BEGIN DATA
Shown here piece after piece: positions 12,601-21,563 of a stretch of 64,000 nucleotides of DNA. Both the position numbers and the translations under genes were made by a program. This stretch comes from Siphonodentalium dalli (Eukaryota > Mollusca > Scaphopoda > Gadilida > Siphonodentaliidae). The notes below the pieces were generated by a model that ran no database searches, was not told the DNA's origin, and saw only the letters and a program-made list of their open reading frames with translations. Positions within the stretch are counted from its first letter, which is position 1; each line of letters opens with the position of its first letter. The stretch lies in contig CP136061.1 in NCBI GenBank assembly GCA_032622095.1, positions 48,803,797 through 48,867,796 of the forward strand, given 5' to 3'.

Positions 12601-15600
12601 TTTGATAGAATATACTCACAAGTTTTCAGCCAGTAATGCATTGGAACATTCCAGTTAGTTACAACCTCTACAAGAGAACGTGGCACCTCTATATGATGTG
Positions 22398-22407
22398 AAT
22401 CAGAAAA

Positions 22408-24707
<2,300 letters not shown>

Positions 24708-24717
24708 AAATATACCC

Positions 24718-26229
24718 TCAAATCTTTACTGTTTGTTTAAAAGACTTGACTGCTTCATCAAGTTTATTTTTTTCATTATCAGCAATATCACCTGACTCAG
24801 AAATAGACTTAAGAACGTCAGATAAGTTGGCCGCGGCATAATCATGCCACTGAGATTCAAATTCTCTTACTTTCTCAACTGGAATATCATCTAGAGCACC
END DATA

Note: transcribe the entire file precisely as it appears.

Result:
Shown here piece after piece: positions 12,601-21,563 of a stretch of 64,000 nucleotides of DNA. Both the position numbers and the translations under genes were made by a program. This stretch comes from Siphonodentalium dalli (Eukaryota > Mollusca > Scaphopoda > Gadilida > Siphonodentaliidae). The notes below the pieces were generated by a model that ran no database searches, was not told the DNA's origin, and saw only the letters and a program-made list of their open reading frames with translations. Positions within the stretch are counted from its first letter, which is position 1; each line of letters opens with the position of its first letter. The stretch lies in contig CP136061.1 in NCBI GenBank assembly GCA_032622095.1, positions 48,803,797 through 48,867,796 of the forward strand, given 5' to 3'.

Positions 12601-15600
12601 TTTGATAGAATATACTCACAAGTTTTCAGCCAGTAATGCATTGGAACATTCCAGTTAGTTACAACCTCTACAAGAGAACGTGGCACCTCTATATGATGTG
Positions 22398-22407
22398 AAT
22401 CAGAAAA

Positions 22408-24707
<2,300 letters not shown>

Positions 24708-24717
24708 AAATATACCC

Positions 24718-26229
24718 TCAAATCTTTACTGTTTGTTTAAAAGACTTGACTGCTTCATCAAGTTTATTTTTTTCATTATCAGCAATATCACCTGACTCAG
24801 AAATAGACTTAAGAACGTCAGATAAGTTGGCCGCGGCATAATCATGCCACTGAGATTCAAATTCTCTTACTTTCTCAACTGGAATATCATCTAGAGCACC